The one-year anniversary is nearing. And it's since that day, possibly the worst in Sacramento Kings history, Kings co-owner Joe Maloof has had daily nightmares about it.
It was on May 26, 2002, that the Kings were in position to take a commanding 3-1 lead in the 2002 Western Conference finals over the Los Angeles Lakers. Maloof could smell the NBA Finals. But before the Kings could take the crown away from the Lakers, forward Robert Horry sank a wild 3-pointer at the buzzer to steal a Game 4 victory. In the end, the champions stayed upon their perch as the Lakers knocked off the Kings in seven games and went on to win the NBA Finals for the third straight year. As for the Kings, they were left wondering, "What if?"
"When Robert Horry made that shot, I think I visualized that shot in my mind at least 10 times a day from the moment he made that shot," Maloof said. "To lose that series to the Lakers was ... There is no words to describe it. That's how sick I was. Jerry Tarkanian called me after the series and I asked him, 'Will my brother (Gavin) and I ever forget about this?' He said, 'You're never going to forget about it. Trust me. Live with it.' "
When May 26 comes around this year, Maloof expects a much better fortune for his Kings.
The Kings will enter the second round of the playoffs against Dallas with plenty of rest, and they will be the favorite. Assuming Sacramento does advance, awaiting them in the West finals will be a Lakers or San Antonio Spurs squad that's battered from a tough semifinals series. With that in mind and considering how much weaker the Eastern Conference is, the Kings have the best road to win the NBA Finals crown. And Maloof expects to win it.
"I think we are," Maloof said of his Kings being the team to beat. "I just think we have the deepest talent, and I think we have veteran leadership with Chris (Webber). Chris has gone to the next level. With Vlade (Divac), a young star in Mike Bibby and Peja Stojakovic, who have been here, I think this is our time."
The Kings arrived not long after the Maloof family bought the team in 1998.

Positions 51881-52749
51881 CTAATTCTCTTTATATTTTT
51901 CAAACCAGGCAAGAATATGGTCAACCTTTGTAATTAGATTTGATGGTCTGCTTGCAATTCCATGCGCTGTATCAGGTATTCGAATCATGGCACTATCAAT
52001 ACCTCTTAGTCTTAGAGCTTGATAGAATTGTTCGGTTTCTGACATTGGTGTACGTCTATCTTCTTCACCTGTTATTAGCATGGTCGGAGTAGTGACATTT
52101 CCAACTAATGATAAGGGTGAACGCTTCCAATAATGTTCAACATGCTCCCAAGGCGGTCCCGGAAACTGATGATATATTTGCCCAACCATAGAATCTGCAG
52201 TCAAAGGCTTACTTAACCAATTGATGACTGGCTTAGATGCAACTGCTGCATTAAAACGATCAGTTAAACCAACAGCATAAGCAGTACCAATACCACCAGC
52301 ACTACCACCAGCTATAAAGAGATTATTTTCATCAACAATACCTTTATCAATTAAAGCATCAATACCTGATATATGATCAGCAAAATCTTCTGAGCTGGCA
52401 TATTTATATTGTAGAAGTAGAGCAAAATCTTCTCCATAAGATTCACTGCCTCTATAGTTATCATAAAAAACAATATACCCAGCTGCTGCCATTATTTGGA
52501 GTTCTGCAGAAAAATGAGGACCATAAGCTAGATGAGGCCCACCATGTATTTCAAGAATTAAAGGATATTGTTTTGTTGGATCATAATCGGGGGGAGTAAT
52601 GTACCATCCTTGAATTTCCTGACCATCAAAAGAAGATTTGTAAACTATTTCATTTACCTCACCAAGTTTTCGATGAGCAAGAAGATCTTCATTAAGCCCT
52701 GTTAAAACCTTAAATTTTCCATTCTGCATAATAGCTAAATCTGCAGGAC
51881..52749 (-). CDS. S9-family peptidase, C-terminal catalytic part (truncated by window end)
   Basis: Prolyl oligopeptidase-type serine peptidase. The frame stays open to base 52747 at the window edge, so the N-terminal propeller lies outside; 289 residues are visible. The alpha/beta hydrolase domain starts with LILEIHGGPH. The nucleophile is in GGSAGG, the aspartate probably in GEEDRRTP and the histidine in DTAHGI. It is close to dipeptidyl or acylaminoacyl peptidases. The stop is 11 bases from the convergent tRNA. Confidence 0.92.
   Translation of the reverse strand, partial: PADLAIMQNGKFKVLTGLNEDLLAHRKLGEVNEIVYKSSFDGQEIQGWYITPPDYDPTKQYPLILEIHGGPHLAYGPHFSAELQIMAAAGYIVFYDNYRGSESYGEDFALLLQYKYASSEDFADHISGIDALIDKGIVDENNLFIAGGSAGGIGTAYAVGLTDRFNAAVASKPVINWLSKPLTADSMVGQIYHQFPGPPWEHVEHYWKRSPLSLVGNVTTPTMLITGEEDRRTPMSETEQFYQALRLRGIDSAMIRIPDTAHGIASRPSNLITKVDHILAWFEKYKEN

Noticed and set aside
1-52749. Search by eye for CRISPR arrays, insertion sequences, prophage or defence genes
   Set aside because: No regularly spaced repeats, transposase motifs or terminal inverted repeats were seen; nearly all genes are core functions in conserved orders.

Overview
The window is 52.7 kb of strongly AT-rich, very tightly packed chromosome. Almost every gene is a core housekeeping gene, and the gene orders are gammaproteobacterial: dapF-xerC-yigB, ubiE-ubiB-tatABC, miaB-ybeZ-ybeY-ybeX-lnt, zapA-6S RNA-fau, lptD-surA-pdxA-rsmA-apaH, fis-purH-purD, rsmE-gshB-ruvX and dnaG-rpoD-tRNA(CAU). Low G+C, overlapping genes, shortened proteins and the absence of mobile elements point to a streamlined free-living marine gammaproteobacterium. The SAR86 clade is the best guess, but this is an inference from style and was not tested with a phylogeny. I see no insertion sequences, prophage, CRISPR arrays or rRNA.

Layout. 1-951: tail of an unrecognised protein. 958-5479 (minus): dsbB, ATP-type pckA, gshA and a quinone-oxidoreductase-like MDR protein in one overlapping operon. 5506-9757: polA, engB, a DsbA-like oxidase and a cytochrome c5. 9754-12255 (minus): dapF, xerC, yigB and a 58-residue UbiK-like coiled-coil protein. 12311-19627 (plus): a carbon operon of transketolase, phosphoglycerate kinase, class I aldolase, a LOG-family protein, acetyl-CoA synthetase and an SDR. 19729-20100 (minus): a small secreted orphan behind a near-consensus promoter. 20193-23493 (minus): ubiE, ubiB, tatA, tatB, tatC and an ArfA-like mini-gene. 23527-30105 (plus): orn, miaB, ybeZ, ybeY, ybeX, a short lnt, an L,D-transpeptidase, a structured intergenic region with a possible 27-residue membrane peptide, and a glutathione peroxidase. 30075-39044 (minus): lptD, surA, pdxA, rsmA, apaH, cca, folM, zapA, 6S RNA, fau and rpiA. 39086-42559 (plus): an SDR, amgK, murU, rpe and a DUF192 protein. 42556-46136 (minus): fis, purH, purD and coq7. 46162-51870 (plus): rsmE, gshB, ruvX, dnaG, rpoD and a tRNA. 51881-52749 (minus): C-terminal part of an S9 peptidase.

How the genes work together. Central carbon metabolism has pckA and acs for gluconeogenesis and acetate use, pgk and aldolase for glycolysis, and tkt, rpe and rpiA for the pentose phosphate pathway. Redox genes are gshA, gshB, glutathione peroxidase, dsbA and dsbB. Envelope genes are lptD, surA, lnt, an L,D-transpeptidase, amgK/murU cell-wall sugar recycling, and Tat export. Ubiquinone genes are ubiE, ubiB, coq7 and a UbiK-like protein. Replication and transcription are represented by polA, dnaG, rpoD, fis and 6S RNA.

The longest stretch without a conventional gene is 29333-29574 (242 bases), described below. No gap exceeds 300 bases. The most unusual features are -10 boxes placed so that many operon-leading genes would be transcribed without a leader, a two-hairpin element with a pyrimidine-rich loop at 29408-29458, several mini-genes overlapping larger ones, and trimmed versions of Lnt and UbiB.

From 1983 to '98, the Kings had a losing record each season and went 1-9 in three first-round-and-out playoff appearances. Under the Maloofs, then-new coach Rick Adelman and a new star forward in Webber, the Kings earned a 27-23 mark during a strike-shortened 1998-99 season and pushed Utah to five games in the first round. Over the past four seasons, the Kings have averaged 54.7 wins in becoming one of the league's top franchises.
Maloof, however, won't settle for second-best.
"When we bought this team 4½ years ago, we knew it was going to be an uphill struggle in all aspects of this business," Maloof said. "In the customer service. In the food at the arena. So we had to make a lot of improvements in the arena. We had to change the whole thinking process prior to our ownership. That took a long time. We had a goal to be the best sports franchise in all of sports, not just basketball. That was our goal. You never achieve that until you win a title."
A rematch with the Mavericks will be intriguing. A series against the Spurs would be better. But the best series of this postseason would be a rematch of last year's West finals between the Kings and Lakers.
Maloof would love nothing better than that to get rid of those Horry nightmares.
"I'd be lying to you if I said I didn't want to go through the Lakers," Maloof said. "I want to beat them. I really do ... If we do have an opportunity to play the Lakers, I would love that. I think it's the best rivalry in sports right now. I don't know of a better rivalry."
The Maloof family owns several businesses in Las Vegas, including The Palms Casino Resort, and are known for putting the party in partying. So Joe, just what kind of party will you have if the Kings live up to your prediction as 2003 NBA champs?
"There is going to be a big party in Sacramento. And there would be a huge one in Las Vegas. ... Whether we survive the party is the question," he said.
Marc J. Spears, who covers the NBA and Denver Nuggets for the Denver Post, is a regular contributor to ESPN.com.